And are we to do this great thing by the old discipline of Greek, Latin, Mathematics, and English? The day has gone by when that is possible. The circle of liberal studies is too much enlarged, the area of general learning is too much extended, to make it any longer possible to make these few things stand for all. Science has opened a new world of learning, as great as the old. The influence of science has broadened and transformed old themes of study and created new, and all the boundaries of knowledge are altered. In the days of our grandfathers all learning was literary, was of the book; the phenomena of nature were brought together under the general terms of an encyclopedic Natural Philosophy. Now the quiet rooms where once a few students sat agaze before a long table at which, with a little apparatus before him, a lecturer discoursed of the law of matter and of force are replaced by great laboratories, physical, chemical, biological, in which the pupil’s own direct observation and experiment take the place of the conning of mere theory and generalization and men handle the immediate stuff of which nature is made. Museums of natural history, of geology, of paleontology stretch themselves amidst our lecture rooms, for demonstration of what we say of the life and structure of the globe. The telescope, the spectroscope, not the textbook merely, are our means of teaching the laws and movements of the sky. An age of science has transmuted speculation into knowledge and doubled the dominion of the mind. Heavens and earth swing together in a new universe of knowledge. And so it is impossible that the old discipline should sand alone, to serve us as an education. With it alone we should get no introduction into the modern world either of thought or of affairs. The mind of the modern student must be carried through a wide range of studies in which science shall have a place not less distinguished than that accorded literature, philosophy or politics.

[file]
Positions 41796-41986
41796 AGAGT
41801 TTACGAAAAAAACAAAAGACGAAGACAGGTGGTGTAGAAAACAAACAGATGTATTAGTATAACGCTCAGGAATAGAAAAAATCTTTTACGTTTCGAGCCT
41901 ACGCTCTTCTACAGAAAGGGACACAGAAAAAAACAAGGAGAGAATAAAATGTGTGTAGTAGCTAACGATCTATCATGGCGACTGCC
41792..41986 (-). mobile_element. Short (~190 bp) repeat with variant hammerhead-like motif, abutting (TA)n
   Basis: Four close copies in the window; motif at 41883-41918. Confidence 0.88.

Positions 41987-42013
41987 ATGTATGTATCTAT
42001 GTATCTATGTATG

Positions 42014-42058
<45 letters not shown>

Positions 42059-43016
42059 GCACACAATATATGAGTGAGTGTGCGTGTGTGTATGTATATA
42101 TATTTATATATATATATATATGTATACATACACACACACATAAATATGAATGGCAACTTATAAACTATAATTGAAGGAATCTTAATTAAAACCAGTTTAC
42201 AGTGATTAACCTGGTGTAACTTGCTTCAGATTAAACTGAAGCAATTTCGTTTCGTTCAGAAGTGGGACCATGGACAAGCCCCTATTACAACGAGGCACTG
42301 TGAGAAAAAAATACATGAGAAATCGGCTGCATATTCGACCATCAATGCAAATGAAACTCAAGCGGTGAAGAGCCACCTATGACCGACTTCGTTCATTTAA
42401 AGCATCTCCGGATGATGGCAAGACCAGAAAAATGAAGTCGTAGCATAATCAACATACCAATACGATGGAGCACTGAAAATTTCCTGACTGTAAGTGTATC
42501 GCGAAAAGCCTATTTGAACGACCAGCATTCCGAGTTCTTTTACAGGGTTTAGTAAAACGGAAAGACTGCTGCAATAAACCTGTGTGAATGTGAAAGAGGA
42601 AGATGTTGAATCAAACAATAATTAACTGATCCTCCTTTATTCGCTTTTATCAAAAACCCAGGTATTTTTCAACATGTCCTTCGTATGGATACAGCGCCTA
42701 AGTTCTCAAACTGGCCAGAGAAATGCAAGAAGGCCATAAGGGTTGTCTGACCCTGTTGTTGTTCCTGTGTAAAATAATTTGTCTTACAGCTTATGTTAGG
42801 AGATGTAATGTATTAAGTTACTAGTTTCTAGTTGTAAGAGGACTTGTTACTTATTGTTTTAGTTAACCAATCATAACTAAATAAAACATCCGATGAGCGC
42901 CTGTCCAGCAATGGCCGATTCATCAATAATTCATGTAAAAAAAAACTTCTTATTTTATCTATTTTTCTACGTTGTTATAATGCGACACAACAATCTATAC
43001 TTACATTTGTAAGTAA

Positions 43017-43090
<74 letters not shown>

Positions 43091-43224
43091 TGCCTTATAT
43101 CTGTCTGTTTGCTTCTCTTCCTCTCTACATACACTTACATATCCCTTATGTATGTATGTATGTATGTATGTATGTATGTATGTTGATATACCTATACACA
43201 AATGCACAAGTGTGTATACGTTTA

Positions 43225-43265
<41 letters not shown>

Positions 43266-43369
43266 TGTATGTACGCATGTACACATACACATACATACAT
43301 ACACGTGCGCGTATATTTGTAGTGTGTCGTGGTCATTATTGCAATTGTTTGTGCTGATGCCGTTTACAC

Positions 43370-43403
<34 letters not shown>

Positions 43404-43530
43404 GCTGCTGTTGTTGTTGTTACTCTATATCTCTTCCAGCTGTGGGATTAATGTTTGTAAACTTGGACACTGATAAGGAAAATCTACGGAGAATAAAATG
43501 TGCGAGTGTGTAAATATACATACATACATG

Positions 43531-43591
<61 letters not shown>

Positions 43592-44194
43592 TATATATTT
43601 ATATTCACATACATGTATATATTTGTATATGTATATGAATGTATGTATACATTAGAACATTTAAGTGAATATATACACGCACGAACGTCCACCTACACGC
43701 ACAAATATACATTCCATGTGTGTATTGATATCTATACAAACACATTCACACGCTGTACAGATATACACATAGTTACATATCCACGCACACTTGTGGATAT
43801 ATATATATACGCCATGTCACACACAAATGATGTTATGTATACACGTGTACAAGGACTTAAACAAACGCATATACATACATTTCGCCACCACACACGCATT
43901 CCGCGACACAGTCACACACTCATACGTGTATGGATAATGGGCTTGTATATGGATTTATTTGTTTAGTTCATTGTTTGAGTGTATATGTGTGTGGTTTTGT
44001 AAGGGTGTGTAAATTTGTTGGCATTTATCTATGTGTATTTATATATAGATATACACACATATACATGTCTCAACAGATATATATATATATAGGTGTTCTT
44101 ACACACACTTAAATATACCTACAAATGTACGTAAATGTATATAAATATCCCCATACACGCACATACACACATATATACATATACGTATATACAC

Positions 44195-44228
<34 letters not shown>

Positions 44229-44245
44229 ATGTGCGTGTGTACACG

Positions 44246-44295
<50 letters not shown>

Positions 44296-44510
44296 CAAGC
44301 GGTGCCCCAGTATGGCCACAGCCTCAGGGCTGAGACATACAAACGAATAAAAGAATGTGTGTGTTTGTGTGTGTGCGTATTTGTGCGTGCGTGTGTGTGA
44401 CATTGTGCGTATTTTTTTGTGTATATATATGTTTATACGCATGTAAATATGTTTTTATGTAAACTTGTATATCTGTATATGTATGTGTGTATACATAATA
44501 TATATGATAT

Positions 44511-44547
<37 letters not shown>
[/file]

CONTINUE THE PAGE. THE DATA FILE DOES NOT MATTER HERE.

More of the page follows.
But we must observe proportion and remember what it is that we seek. We seek in our general education, not universal knowledge, but the opening up of the mind to a catholic appreciation of the best achievements of men and the best processes of thought since days of thought set in. We seek to apprise young men of what has been settled and made sure of, of the thinking that has been carried through and made an end of. We seek to set them securely forward at the point at which the mind of the race has definitely arrived, and save them the trouble of attempting the journey over again, so that they may know from the outset what relation their own thought and effort bear to what the world has already done. We speak of the “disciplinary” studies through which a boy is put in his school days and during the period of his introduction into the full privileges of college work, having in our thought the mathematics of arithmetic, elementary algebra, and geometry, the Greek and Latin texts and grammars, the elements of English and French or German; but a better, truer name for them were to be desired. They are indeed disciplinary. The mind takes fibre, facility, strength, adaptability, certainty of touch from handling them, when the teacher knows his art and their power. But they are disciplinary only because of their definiteness and their established method: and they take their determinateness from their age and perfection. It is their age and completeness that render them so serviceable and so suitable for the first processes of education. By their means the boy is informed of the bodies of knowledge which are not experimental but settled, definitive, fundamental. This is the stock upon which time out of mind all the thoughtful world has traded. These have been food of the mind for long generations.